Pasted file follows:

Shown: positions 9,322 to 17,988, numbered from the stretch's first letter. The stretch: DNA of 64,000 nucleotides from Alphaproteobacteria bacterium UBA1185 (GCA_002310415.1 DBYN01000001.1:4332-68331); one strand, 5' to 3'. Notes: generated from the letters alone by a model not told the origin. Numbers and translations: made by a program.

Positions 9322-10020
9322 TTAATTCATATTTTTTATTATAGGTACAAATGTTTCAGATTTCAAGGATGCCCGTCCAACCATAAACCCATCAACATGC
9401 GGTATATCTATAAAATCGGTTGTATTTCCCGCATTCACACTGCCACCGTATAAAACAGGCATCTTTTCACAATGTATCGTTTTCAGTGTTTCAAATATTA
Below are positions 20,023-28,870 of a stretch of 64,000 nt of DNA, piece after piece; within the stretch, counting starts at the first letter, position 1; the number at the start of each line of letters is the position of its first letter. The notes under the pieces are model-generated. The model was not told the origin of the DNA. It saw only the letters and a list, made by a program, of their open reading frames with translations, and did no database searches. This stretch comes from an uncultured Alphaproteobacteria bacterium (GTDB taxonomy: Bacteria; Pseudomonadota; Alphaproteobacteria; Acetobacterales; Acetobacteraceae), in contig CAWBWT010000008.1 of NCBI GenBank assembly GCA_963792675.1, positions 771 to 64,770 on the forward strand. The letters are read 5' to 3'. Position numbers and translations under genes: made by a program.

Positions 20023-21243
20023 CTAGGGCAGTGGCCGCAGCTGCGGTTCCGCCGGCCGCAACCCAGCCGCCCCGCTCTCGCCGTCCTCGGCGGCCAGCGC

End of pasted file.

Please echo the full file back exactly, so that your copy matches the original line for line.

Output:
Shown: positions 9,322 to 17,988, numbered from the stretch's first letter. The stretch: DNA of 64,000 nucleotides from Alphaproteobacteria bacterium UBA1185 (GCA_002310415.1 DBYN01000001.1:4332-68331); one strand, 5' to 3'. Notes: generated from the letters alone by a model not told the origin. Numbers and translations: made by a program.

Positions 9322-10020
9322 TTAATTCATATTTTTTATTATAGGTACAAATGTTTCAGATTTCAAGGATGCCCGTCCAACCATAAACCCATCAACATGC
9401 GGTATATCTATAAAATCGGTTGTATTTCCCGCATTCACACTGCCACCGTATAAAACAGGCATCTTTTCACAATGTATCGTTTTCAGTGTTTCAAATATTA
Below are positions 20,023-28,870 of a stretch of 64,000 nt of DNA, piece after piece; within the stretch, counting starts at the first letter, position 1; the number at the start of each line of letters is the position of its first letter. The notes under the pieces are model-generated. The model was not told the origin of the DNA. It saw only the letters and a list, made by a program, of their open reading frames with translations, and did no database searches. This stretch comes from an uncultured Alphaproteobacteria bacterium (GTDB taxonomy: Bacteria; Pseudomonadota; Alphaproteobacteria; Acetobacterales; Acetobacteraceae), in contig CAWBWT010000008.1 of NCBI GenBank assembly GCA_963792675.1, positions 771 to 64,770 on the forward strand. The letters are read 5' to 3'. Position numbers and translations under genes: made by a program.

Positions 20023-21243
20023 CTAGGGCAGTGGCCGCAGCTGCGGTTCCGCCGGCCGCAACCCAGCCGCCCCGCTCTCGCCGTCCTCGGCGGCCAGCGC